Smith explains the defense of rights and other abstract political principles given by James Mackintosh, one of Burke’s most effective critics.

George H. Smith was formerly Senior Research Fellow for the Institute for Humane Studies, a lecturer on American History for Cato Summer Seminars, and Executive Editor of Knowledge Products. Smith’s fourth and most recent book, The System of Liberty, was published by Cambridge University Press in 2013.

In the second volume of his extensive work, Edmund Burke (Oxford, 2006), F.P. Lock estimates that twenty‐​eight substantive criticisms of Reflections on the Revolution in France appeared within six months of its publication in November 1790. Of these, Thomas Paine’s Rights of Man, the first part of which was published in February 1791, is widely regarded as the best. But a close competitor (and better in some ways) is Vindiciae Gallicae (1791), written by the radical whig James Mackintosh.

Both Paine and Mackintosh expressed their frustration with attempting to respond to Burke’s Reflections. Paine put it this way:

I know a place in America called Point‐​no‐​Point, because as you proceed along the shore, gay and flowery as Mr. Burke’s language, it continually recedes and presents itself at a distance before you; but when you have got as far as you can go, there is no point at all. Just thus it is with Mr. Burke’s three hundred and sixty‐​six pages. It is therefore difficult to reply to him. But as the points he wishes to establish may be inferred from what he abuses, it is in his paradoxes that we must look for his arguments.

At the conclusion of Part One, Paine presents “some observations…thrown together into a Miscellaneous Chapter.” This was necessary, according to Paine, because “Mr. Burke’s Book is all Miscellany.” Instead of criticizing the French Revolution in an orderly, coherent fashion, Burke “has stormed it with a Mob of ideas, tumbling over and destroying one another.”

Mackintosh, a twenty‐​five‐​year‐​old Scot, similarly complained that Burke “interrupts, dismisses, and resumes argument at pleasure” as he engages in “miscellaneous and desultory warfare.”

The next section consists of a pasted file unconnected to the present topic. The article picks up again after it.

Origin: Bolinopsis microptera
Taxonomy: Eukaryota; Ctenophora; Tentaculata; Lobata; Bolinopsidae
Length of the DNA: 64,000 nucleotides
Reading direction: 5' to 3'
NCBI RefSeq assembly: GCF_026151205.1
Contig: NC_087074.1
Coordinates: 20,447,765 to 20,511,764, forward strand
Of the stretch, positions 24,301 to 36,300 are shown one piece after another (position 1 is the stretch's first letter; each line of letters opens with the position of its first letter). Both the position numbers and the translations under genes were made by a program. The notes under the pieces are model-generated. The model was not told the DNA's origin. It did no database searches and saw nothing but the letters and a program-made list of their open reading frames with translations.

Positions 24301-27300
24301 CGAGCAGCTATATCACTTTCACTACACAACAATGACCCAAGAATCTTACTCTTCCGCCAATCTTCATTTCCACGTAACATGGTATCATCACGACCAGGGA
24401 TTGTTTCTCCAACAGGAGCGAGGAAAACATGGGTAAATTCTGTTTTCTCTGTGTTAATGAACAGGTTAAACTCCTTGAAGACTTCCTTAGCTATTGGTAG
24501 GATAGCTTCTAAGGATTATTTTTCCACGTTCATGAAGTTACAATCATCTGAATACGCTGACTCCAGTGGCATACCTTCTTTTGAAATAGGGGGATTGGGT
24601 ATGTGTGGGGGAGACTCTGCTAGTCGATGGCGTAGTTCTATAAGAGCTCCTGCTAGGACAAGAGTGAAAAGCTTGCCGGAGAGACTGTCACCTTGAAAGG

[Burke] can cover the most ignominious retreat by a brilliant allusion. He can parade his arguments with masterly generalship, where they are strong. He can escape from an untenable position into a splendid declamation. He can sap the most impregnable conviction by pathos, and put to flight a host of syllogisms with a sneer. Absolved from the laws of vulgar method, he can advance a group of magnificent horrors to make a breach in our hearts, through which the most undisciplined rabble of arguments may enter in triumph.

As part of my criticism of Burke’s repudiation of abstract theories in politics, I shall examine what Mackintosh had to say on this matter. Although Paine also had significant criticisms in this area (which I may discuss in the next part), it was Mackintosh who, in his exploration of the relationship between principles, experience, and practice, confronted Burke head‐​on. But first a sidebar before we proceed.

Readers familiar with this controversy may know that Mackintosh later changed his mind about the French Revolution, moving from a defender (though not an unqualified one) to a severe critic. This led some Burkeans to chortle in victory, claiming that Mackintosh had abandoned his (essentially) libertarian principles in favor of conservatism. The best response to this allegation came from the celebrated Whig historian and essayist Thomas Babington Macaulay, who was scarcely a flaming radical.

In July 1835, Macaulay published a lengthy essay on James Mackintosh in the Edinburgh Review, the leading Whig periodical of its day. Yes, Macaulay admitted, Mackintosh changed his mind as the French Revolution degenerated into terror and bloodshed, but so did almost every reasonable observer who had defended the Revolution in its early stage. This did not mean, however, that Mackintosh changed his fundamental principles; rather, he applied those principles to different circumstances, as the Revolution moved through different stages. Macaulay wrote: